Violence, hacking, and technology fails didn’t keep Nigerian voters from the polls

Women voters stood in line in the hot sun.
Women voters stood in line in the hot sun.
Image: AP Photo/Ben Curtis
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Nigerian voters turned out in the millions this weekend to make their choice of president, not put off by threats of violence or hours-long waits at many polling stations, due partly to untested biometric voter card technology which failed even the president.

Nigerians are keen to make their choice between the two front runners—president Goodluck Jonathan and his challenger, retired general Muhammadu Buhari—in what has been described as the closest ever election in Nigeria’s history.

Images of long lines of voters from all over the country spread over social and traditional media, along with reports of significant turnouts—including in Nigeria’s troubled northeast, which has been under siege by Boko Haram insurgents.

As voters flocked to the polls, defying threats from Boko Haram, there were reports of emotional reunions at some polling places between people displaced by the insurgency. Women voters turned out in large numbers in the north, including in Borno State where more than 200 Chibok schoolgirls were kidnapped almost a year ago.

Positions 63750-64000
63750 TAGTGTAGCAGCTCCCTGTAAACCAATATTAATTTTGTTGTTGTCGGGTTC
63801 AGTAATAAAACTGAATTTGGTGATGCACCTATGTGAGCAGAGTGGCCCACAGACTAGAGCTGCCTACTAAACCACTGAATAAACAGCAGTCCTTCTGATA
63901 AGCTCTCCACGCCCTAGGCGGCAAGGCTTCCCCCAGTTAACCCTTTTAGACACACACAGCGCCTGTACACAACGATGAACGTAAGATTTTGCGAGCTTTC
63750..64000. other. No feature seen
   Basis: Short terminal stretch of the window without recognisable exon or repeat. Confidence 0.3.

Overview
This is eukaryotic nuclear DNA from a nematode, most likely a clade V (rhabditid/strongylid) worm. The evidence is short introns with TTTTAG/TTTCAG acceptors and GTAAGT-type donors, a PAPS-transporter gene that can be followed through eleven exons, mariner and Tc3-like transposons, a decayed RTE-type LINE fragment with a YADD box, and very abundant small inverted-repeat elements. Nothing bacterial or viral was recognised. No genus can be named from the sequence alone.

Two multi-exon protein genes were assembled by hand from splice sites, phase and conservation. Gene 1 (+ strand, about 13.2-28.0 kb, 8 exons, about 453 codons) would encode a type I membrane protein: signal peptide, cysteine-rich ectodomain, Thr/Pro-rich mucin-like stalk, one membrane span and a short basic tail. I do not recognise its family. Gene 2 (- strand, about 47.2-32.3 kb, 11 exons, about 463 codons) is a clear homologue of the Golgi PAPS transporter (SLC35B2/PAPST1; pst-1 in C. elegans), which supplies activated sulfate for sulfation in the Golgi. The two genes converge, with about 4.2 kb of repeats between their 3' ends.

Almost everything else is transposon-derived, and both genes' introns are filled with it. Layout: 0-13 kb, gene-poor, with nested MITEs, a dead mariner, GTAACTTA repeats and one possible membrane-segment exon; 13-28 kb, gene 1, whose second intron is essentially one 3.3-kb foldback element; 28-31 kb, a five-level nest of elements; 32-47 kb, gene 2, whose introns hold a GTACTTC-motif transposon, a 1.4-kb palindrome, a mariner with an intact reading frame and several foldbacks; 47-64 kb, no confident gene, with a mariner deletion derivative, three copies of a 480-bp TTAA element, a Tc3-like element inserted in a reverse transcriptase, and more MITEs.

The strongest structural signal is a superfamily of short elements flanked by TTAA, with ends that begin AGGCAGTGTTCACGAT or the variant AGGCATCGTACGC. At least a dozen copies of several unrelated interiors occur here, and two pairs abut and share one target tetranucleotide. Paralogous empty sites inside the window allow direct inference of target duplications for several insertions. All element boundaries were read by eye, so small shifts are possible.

There have been sporadic reports of violence in several areas, including clashes with suspected Boko Haram militants in Borno and Gombe states. There has also been violence in the southeastern states of Rivers and Anambra.

The day didn’t start well, with the website of the Independent National Electoral Commission (INEC) being hacked, though it was soon restored. ”The hack did not disrupt our plans,” said INEC chair Attahiru Jega on national TV.

Many of the problems with voting were related to new electronic biometric voter card readers, which didn’t always work as intended—with a few high-profile failures. President Jonathan and the first lady were both initially rejected at their local voting booth in Bayelsa state. But eventually the problem was fixed.

The new system, designed to prevent voter fraud or rigged ballots, required voters to register and log their biometric data. On polling day, voters had to wait in line for accreditation, and only then could cast their votes. The president’s People’s Democratic Party had vocally opposed the use of the readers without rigorous tests.

The problems, technological and otherwise, have meant INEC has had to extend voting by a day at nearly a third of polling units around the country. It could mean that final results, which had been expected Monday, March 30, may not come in until late that day or the next.